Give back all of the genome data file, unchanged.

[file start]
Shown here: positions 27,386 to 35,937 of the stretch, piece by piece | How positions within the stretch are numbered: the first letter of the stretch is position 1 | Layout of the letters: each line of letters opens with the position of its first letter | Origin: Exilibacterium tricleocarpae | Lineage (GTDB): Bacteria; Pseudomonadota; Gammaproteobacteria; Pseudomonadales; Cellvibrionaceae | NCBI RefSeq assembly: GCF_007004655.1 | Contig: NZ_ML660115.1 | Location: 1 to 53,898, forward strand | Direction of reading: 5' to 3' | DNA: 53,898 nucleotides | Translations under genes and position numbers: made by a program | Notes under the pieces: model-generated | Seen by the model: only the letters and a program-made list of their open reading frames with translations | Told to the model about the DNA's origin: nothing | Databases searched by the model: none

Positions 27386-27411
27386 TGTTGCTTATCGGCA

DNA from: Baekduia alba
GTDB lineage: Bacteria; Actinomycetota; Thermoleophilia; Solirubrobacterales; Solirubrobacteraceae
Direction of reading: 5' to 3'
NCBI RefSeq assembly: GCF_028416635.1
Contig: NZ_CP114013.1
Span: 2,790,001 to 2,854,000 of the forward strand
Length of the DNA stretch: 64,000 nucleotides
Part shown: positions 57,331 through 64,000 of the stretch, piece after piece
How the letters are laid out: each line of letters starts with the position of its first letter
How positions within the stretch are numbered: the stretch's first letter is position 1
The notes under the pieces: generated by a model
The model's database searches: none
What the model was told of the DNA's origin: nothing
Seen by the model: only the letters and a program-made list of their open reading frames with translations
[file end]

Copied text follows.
Shown here: positions 27,386 to 35,937 of the stretch, piece by piece | How positions within the stretch are numbered: the first letter of the stretch is position 1 | Layout of the letters: each line of letters opens with the position of its first letter | Origin: Exilibacterium tricleocarpae | Lineage (GTDB): Bacteria; Pseudomonadota; Gammaproteobacteria; Pseudomonadales; Cellvibrionaceae | NCBI RefSeq assembly: GCF_007004655.1 | Contig: NZ_ML660115.1 | Location: 1 to 53,898, forward strand | Direction of reading: 5' to 3' | DNA: 53,898 nucleotides | Translations under genes and position numbers: made by a program | Notes under the pieces: model-generated | Seen by the model: only the letters and a program-made list of their open reading frames with translations | Told to the model about the DNA's origin: nothing | Databases searched by the model: none

Positions 27386-27411
27386 TGTTGCTTATCGGCA

DNA from: Baekduia alba
GTDB lineage: Bacteria; Actinomycetota; Thermoleophilia; Solirubrobacterales; Solirubrobacteraceae
Direction of reading: 5' to 3'
NCBI RefSeq assembly: GCF_028416635.1
Contig: NZ_CP114013.1
Span: 2,790,001 to 2,854,000 of the forward strand
Length of the DNA stretch: 64,000 nucleotides
Part shown: positions 57,331 through 64,000 of the stretch, piece after piece
How the letters are laid out: each line of letters starts with the position of its first letter
How positions within the stretch are numbered: the stretch's first letter is position 1
The notes under the pieces: generated by a model
The model's database searches: none
What the model was told of the DNA's origin: nothing
Seen by the model: only the letters and a program-made list of their open reading frames with translations